By: Michael Feldman
Roborace gives mobile computing a whole new meaning
The world’s first auto race between self-driving vehicles didn’t exactly go according to plan. One of the two robotic racecars misjudged a corner at high speed, crashing into the barrier and ending its hopes of finishing the contest.
Or rather, ending the hopes of its designers. The vehicle itself was unmanned, having been sent into the race with only AI software on board. The other robotic car was able to finish the contest unscathed, capturing the win by default. According to reports, that vehicle even managed to avoid hitting a dog that had wandered onto the course.
The event, known as Roborace took place in Buenos Aires, Argentina last Saturday, billing itself as “the global championship of intelligence and technology.” The first public outing pitted two driveless Formula E vehicles (electric racecars) against one another. The winner was able to reach a speed of 116 mph (187 km/hr), which is about half the maximum speed of a Formula 1 racecar, but pretty close to top speed for a Formula E vehicle.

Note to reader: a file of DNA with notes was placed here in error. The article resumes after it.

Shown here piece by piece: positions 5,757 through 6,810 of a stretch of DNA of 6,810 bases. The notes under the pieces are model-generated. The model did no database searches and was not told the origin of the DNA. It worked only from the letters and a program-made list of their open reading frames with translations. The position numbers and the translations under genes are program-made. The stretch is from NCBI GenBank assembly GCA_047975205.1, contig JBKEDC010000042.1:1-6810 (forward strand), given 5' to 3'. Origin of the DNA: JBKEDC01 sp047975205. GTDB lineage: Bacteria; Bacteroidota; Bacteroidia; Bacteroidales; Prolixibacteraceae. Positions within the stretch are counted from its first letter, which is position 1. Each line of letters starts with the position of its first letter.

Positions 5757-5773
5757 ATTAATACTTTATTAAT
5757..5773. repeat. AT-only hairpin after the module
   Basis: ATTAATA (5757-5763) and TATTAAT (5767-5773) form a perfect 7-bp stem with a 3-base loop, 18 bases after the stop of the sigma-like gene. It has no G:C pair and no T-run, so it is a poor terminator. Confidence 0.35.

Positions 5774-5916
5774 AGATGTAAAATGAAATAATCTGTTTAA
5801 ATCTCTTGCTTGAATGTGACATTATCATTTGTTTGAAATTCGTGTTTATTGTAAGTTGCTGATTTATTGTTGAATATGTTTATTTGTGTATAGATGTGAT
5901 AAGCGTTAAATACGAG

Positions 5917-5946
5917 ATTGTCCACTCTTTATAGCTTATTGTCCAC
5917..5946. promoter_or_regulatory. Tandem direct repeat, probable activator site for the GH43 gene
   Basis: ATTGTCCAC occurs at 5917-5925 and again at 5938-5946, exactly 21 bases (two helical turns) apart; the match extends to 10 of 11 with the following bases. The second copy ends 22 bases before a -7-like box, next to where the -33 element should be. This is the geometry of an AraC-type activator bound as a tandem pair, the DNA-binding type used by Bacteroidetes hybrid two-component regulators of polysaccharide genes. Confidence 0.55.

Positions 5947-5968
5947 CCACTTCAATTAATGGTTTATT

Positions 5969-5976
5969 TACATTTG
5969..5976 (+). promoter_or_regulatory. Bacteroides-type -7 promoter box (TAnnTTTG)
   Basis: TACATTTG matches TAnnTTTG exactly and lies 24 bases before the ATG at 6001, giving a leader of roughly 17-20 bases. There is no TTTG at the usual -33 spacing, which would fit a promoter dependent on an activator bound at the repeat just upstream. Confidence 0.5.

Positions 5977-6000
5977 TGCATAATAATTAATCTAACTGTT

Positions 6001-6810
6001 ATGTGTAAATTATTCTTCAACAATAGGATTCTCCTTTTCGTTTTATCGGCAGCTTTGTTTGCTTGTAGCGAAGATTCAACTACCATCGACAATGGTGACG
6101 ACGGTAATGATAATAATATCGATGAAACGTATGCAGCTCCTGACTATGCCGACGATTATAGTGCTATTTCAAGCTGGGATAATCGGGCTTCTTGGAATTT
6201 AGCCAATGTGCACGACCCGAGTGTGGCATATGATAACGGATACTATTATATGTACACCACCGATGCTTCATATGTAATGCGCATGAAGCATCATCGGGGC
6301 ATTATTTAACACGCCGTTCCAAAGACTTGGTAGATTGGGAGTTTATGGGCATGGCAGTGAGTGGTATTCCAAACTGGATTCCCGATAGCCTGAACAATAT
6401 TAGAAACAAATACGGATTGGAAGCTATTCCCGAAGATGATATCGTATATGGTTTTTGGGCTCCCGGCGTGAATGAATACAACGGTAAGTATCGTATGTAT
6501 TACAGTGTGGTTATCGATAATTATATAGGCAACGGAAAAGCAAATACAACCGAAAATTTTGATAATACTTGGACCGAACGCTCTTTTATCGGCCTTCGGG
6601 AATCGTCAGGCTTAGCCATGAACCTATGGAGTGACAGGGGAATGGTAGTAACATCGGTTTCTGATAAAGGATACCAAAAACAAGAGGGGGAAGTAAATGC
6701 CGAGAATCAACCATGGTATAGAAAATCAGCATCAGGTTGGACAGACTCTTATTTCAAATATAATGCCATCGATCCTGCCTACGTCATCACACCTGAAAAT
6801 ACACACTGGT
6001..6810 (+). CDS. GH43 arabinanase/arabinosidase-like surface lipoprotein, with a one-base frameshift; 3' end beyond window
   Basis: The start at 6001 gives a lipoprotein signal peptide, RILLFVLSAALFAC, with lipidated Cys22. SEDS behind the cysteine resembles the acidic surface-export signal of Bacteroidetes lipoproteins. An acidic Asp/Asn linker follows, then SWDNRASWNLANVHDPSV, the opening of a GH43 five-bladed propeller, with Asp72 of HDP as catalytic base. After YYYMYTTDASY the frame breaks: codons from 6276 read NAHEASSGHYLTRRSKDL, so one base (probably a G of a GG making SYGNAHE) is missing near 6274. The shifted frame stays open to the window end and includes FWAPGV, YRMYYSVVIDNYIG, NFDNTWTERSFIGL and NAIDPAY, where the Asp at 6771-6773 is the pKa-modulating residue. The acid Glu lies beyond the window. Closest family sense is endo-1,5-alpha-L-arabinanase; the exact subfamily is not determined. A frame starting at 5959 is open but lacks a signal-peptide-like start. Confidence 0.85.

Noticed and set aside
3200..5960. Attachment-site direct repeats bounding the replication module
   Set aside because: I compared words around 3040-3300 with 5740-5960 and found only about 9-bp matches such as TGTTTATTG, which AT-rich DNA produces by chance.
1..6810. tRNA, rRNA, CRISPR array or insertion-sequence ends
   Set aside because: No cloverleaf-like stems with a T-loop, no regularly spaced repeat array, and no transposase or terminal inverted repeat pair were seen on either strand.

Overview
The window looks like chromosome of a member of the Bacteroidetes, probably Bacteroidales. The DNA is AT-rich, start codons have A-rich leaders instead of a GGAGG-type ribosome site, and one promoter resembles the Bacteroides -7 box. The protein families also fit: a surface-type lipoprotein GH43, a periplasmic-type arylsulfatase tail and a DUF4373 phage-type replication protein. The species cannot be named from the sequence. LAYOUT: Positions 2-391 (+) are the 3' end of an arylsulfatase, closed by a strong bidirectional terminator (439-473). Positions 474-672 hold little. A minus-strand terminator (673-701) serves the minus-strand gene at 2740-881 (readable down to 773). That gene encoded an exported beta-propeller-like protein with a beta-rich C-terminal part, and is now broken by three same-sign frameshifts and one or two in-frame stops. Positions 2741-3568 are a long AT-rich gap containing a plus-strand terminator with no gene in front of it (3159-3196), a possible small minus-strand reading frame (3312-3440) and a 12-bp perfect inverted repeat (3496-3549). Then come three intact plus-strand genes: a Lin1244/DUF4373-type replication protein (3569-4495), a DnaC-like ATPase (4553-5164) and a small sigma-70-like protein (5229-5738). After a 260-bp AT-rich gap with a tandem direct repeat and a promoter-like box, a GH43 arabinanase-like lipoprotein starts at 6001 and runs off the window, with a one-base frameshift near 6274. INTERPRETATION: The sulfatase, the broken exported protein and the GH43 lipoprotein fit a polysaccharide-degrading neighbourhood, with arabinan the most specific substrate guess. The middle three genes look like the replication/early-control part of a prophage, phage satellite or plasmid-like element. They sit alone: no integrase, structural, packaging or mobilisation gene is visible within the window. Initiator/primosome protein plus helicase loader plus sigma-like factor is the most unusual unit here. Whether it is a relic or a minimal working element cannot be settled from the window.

According to a BBC report, Roborace's chief marketing officer, Justin Cooke, noted that although one of the racecars was damaged, it was repairable. "It's actually fantastic for us because the more we see these moments the more we are able to learn and understand what was the thinking behind the computer and its data,” he said.
The cars are guided by a light detection and ranging (LIDAR) system, along with other sensors, and communicate with one another during the race to avoid collisions. The key to the vehicle’s navigation though, is the on-board AI software, which controls all the steering and acceleration.
The event was a prelude to a future contest that will pit ten self-driving racecars against one another, each powered by different AI software.